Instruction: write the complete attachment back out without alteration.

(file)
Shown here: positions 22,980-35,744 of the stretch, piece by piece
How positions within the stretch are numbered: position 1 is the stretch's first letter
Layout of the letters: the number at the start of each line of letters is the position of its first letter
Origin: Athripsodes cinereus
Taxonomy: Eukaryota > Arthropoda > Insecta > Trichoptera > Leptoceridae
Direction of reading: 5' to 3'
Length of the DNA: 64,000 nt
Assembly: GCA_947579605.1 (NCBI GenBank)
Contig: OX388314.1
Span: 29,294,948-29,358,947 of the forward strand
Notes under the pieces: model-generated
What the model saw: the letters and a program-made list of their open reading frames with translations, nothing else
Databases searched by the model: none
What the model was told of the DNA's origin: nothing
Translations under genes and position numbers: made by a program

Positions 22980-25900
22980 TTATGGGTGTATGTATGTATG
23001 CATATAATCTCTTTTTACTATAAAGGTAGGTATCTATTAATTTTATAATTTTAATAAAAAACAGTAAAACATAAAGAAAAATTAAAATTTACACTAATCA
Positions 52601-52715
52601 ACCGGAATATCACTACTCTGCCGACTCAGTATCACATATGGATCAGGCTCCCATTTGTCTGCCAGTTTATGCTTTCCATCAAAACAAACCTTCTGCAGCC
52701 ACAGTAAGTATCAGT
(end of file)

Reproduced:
Shown here: positions 22,980-35,744 of the stretch, piece by piece
How positions within the stretch are numbered: position 1 is the stretch's first letter
Layout of the letters: the number at the start of each line of letters is the position of its first letter
Origin: Athripsodes cinereus
Taxonomy: Eukaryota > Arthropoda > Insecta > Trichoptera > Leptoceridae
Direction of reading: 5' to 3'
Length of the DNA: 64,000 nt
Assembly: GCA_947579605.1 (NCBI GenBank)
Contig: OX388314.1
Span: 29,294,948-29,358,947 of the forward strand
Notes under the pieces: model-generated
What the model saw: the letters and a program-made list of their open reading frames with translations, nothing else
Databases searched by the model: none
What the model was told of the DNA's origin: nothing
Translations under genes and position numbers: made by a program

Positions 22980-25900
22980 TTATGGGTGTATGTATGTATG
23001 CATATAATCTCTTTTTACTATAAAGGTAGGTATCTATTAATTTTATAATTTTAATAAAAAACAGTAAAACATAAAGAAAAATTAAAATTTACACTAATCA
Positions 52601-52715
52601 ACCGGAATATCACTACTCTGCCGACTCAGTATCACATATGGATCAGGCTCCCATTTGTCTGCCAGTTTATGCTTTCCATCAAAACAAACCTTCTGCAGCC
52701 ACAGTAAGTATCAGT